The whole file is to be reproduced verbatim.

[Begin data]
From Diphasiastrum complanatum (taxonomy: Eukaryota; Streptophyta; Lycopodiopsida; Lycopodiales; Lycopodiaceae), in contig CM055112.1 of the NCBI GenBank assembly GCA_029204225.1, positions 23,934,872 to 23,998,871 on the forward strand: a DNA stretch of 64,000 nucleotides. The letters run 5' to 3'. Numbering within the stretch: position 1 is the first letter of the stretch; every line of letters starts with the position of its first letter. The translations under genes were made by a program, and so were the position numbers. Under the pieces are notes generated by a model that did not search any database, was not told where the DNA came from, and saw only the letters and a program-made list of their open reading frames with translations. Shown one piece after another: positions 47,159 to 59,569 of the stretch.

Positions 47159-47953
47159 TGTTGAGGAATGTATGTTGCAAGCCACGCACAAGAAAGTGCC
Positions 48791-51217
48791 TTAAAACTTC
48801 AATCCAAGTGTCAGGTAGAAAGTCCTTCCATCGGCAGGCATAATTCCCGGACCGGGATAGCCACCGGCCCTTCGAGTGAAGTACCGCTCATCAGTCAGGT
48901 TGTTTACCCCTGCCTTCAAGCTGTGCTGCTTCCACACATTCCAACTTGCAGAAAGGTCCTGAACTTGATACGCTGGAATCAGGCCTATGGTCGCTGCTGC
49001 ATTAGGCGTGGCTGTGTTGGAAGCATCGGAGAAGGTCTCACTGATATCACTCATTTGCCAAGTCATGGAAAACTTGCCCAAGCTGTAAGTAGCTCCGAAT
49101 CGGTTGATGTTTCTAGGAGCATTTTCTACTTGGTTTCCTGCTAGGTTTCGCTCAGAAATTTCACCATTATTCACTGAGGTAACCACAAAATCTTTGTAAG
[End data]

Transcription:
From Diphasiastrum complanatum (taxonomy: Eukaryota; Streptophyta; Lycopodiopsida; Lycopodiales; Lycopodiaceae), in contig CM055112.1 of the NCBI GenBank assembly GCA_029204225.1, positions 23,934,872 to 23,998,871 on the forward strand: a DNA stretch of 64,000 nucleotides. The letters run 5' to 3'. Numbering within the stretch: position 1 is the first letter of the stretch; every line of letters starts with the position of its first letter. The translations under genes were made by a program, and so were the position numbers. Under the pieces are notes generated by a model that did not search any database, was not told where the DNA came from, and saw only the letters and a program-made list of their open reading frames with translations. Shown one piece after another: positions 47,159 to 59,569 of the stretch.

Positions 47159-47953
47159 TGTTGAGGAATGTATGTTGCAAGCCACGCACAAGAAAGTGCC
Positions 48791-51217
48791 TTAAAACTTC
48801 AATCCAAGTGTCAGGTAGAAAGTCCTTCCATCGGCAGGCATAATTCCCGGACCGGGATAGCCACCGGCCCTTCGAGTGAAGTACCGCTCATCAGTCAGGT
48901 TGTTTACCCCTGCCTTCAAGCTGTGCTGCTTCCACACATTCCAACTTGCAGAAAGGTCCTGAACTTGATACGCTGGAATCAGGCCTATGGTCGCTGCTGC
49001 ATTAGGCGTGGCTGTGTTGGAAGCATCGGAGAAGGTCTCACTGATATCACTCATTTGCCAAGTCATGGAAAACTTGCCCAAGCTGTAAGTAGCTCCGAAT
49101 CGGTTGATGTTTCTAGGAGCATTTTCTACTTGGTTTCCTGCTAGGTTTCGCTCAGAAATTTCACCATTATTCACTGAGGTAACCACAAAATCTTTGTAAG